Farfan’s Foray (TM) didn’t make the highlights (I mean, what the fuck’s up with that? the kid had a moment), but the rest of them rang a bell when I saw them again (for the record, I have modified CRS; my memory works just fine if prompted correctly), and all the other prompts I have in front of me now confirm the same thing: the Timbers played pretty solid soccer in last night’s 0-0 draw at home against Sporting Kansas City. The game played out about the way you’d expect from two good, defensively-stout teams. Both sides found their chances, but they definitely had to look for them, and both sides contained the other’s biggest threats…again, take a bow, Marco Farfan (and welcome to the party, Modou Jadama).

I don’t have much to add about the game itself, but was instead going to move on to chatting about Portland’s game. That said, I just read the comments to the official recap, and I’m kind of glad I did, because it runs into the teeth of those comments. Loose suggestions of a “reorganized defense” come in and out of those (along with this question, which I very much second: “Are you really not considering Valentin a starter at this point?), and I guess I don’t get the premise. “Reorganized” from what?

To back up a little, seeing Lawrence Olum set a couple pre-game butterflies fluttering. He is, without question, a down-grade from Diego Chara (no offense intended, Larry), but Olum can play a role so long as you assign him a role he can play. That is, you’ll never get Chara’s manic herding dog dynamism from Olum, but he can clog the center and manage safe-not-spectacular distribution; playing him means resigning yourself to losing a little something on the attacking side, but, when you’ve got no choice…only the team does have a choice, and his name is Eryk Williamson, and I guess I’ll just leave it there. I don’t watch Timbers2 enough (or ever, I suppose) to make a case that Williamson should start over Olum, but that’ll remain an open question in this space till we get the real-world data to resolve it.

Thursday, June 7, 2018

Guys, I've Met Someone: On a New Team, Swinging, and the Solution to Everything

Just 2015? No shit?
I’ve always prayed for this day, without believing it would arrive. At long last (fucking long, guys!) the much-fabled, oft-misunderstood Soccer Gods finally smiled on one of their longer suffering Jobs. (That’s me. I am Job. Or Gob. I hear some people do that.)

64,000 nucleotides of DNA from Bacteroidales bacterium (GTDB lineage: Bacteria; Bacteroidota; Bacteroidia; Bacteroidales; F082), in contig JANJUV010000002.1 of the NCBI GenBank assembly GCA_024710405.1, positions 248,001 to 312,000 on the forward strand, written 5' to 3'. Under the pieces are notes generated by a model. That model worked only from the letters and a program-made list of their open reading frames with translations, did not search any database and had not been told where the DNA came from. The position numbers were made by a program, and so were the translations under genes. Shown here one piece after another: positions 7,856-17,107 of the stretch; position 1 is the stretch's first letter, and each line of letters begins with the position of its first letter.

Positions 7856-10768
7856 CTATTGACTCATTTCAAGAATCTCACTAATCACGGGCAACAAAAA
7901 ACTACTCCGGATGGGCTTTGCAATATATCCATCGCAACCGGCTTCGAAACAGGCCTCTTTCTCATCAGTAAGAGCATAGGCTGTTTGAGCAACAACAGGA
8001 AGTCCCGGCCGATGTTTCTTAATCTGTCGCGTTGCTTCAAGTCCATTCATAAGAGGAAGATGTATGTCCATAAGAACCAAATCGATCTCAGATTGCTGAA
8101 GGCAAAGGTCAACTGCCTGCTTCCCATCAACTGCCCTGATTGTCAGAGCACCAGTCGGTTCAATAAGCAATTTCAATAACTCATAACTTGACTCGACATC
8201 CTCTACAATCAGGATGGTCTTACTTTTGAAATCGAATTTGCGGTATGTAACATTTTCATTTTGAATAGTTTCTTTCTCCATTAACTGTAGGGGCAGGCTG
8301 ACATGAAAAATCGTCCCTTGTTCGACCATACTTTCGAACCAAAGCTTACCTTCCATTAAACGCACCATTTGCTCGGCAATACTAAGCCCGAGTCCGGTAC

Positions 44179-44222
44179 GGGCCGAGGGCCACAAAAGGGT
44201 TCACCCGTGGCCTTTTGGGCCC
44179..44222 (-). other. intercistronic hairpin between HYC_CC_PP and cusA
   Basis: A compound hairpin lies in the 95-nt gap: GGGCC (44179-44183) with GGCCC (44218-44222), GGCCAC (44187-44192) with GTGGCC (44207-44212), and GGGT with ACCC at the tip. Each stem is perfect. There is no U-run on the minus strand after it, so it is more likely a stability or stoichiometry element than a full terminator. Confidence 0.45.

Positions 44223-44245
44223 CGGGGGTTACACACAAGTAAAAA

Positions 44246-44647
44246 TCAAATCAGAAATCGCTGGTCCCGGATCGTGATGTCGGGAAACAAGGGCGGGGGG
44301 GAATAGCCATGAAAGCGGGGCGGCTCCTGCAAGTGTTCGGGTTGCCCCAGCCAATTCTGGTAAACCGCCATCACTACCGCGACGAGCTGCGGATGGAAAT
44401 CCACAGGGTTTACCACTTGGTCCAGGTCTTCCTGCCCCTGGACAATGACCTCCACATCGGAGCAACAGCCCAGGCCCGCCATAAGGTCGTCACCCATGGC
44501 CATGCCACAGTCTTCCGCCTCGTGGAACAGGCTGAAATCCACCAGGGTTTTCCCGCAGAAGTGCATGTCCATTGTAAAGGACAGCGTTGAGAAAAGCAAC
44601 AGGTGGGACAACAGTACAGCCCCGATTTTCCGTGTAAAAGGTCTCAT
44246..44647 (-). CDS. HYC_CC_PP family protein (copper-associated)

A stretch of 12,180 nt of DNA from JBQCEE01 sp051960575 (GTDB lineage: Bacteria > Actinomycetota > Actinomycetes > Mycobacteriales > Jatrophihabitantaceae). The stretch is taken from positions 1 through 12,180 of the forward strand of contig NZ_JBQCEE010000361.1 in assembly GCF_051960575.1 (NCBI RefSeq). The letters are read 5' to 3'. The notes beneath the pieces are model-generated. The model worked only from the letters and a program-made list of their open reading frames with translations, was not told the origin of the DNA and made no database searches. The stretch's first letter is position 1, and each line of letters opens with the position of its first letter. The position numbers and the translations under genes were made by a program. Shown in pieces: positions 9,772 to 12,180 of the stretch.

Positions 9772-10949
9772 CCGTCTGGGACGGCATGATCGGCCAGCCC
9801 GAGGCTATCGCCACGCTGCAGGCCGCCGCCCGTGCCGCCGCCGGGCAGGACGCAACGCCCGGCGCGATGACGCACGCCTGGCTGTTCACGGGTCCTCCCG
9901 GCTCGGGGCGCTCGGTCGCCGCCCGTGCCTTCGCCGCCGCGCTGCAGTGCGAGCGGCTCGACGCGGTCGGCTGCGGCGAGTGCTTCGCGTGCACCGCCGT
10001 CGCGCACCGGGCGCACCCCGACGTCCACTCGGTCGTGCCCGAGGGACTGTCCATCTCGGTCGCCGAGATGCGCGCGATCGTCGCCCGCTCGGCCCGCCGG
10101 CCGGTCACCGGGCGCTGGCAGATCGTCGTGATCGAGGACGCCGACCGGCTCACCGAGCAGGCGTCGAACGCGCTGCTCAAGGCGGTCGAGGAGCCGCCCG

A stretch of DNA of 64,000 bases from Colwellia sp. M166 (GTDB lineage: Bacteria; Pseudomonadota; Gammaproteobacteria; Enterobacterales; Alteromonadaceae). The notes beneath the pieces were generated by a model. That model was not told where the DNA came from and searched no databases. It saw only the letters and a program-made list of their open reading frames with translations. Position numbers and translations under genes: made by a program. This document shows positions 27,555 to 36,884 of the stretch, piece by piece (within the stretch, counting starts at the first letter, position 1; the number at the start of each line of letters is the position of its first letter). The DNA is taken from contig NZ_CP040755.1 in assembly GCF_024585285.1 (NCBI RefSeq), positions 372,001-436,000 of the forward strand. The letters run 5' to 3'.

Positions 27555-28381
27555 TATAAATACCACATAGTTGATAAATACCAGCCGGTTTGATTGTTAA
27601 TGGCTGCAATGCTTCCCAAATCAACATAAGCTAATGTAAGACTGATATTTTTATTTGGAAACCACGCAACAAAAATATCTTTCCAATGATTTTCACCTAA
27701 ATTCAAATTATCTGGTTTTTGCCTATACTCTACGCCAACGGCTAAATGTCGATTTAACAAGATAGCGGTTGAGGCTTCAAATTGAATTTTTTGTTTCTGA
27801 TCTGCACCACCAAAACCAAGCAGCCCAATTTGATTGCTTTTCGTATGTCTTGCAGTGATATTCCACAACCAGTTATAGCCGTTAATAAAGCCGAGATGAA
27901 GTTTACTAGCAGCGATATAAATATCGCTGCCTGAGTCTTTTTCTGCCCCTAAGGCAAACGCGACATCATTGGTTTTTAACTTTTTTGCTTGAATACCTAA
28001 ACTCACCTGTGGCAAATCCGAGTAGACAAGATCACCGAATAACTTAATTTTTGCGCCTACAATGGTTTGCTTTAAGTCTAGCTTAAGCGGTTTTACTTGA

At various, yet shockingly consistent, and yet also virtually never wire-to-wire…um, years, since a severely misguided internet made it possible for every asshole (again, me) to write about Major League Soccer, without editing, never mind overseers, I have written about Major League Soccer. A three-four year stretch of me writing about the Portland Timbers in the lower leagues happened…and that might have two-three years, mind you. (And I can’t prove it either. Once I sour on a blog, I delete the motherfucker like I never knew it. Seriously, I am Cronos and I eat my children.) In most of those years, I tried to cover every part of whatever league I invested in most that season. That always ended with me overwhelmed, bummed, or jaded (in all honesty, it was jaded, like, 3/4 of the time) before the first ball rolled in the playoffs. Still, I could fake keeping up until, oh, 2010. Once expansion really kicked off…forget it. I’ve been gasping by Week 15, if not before, ever since. Even for the glory years with the condensed games.

That brings me to the miracle. Its name is FC Cincinnati, aka, the answer to my prayers and the solution to my problem. Also, the team that will join Major League Soccer in 2019.

If I haven’t mentioned that I was born in, and spent the first 13 years of my life in Cincinnati, Ohio, yes, I spent the first 13 years of my life in Cincinnati, Ohio. I once heard it said that Danny DeVito collects people from New Jersey, wherever he can find them; that’s me with people from Ohio, only the shy version of it. In other words, whenever I meet people from Ohio (or, sometimes, that general area of the Midwest, if mostly north of the Ohio River…um…), I quietly, but almost automatically love them. I left Ohio, basically, but it never left me. I’ll agree that identifying with a place you almost never visit doesn’t make much sense, but I still rarely go a week without thinking about Ohio. And which one of us is crazy, because I don’t think it’s me.

Close observers might have caught the pronoun I slipped in front of “Portland Timbers” up above. Yes, that was “my.” I stand by it. I love my Portland Timbers and I moved to Portland, Oregon not once, but twice in my life. I ultimately settled here  and that was very intentional. I love Portland. And yet I still look at real estate prices in Cincinnati from time to time…shit would blow the mind of a Portlander....

Sunday, June 3, 2018

Portland Timbers 1-1 Los Angeles Galaxy: The Plans to Our Personal Death Star

And, if it's been this easy all along...?
“The Timbers run unbeaten streak to seven, draw 1-1 with LA”
Ah, the pointless urge to euphemism. That's the text the Portland Timbers' website put over the Recap/Highlights for last night's home draw against the Los Angeles Galaxy. I don't bring up the euphemistic phrasing from a place of disappointment, either, because the Portland Timbers were bound to drop points at some point, and losing a game is inevitable, even at home. The educated guesswork I put into Friday’s tweet-storm preview titled me against the Los Angeles Galaxy as the team to stall Portland’s winning streak, but they did. Time, now, for the post-accident ritual of checking the vehicle for dents.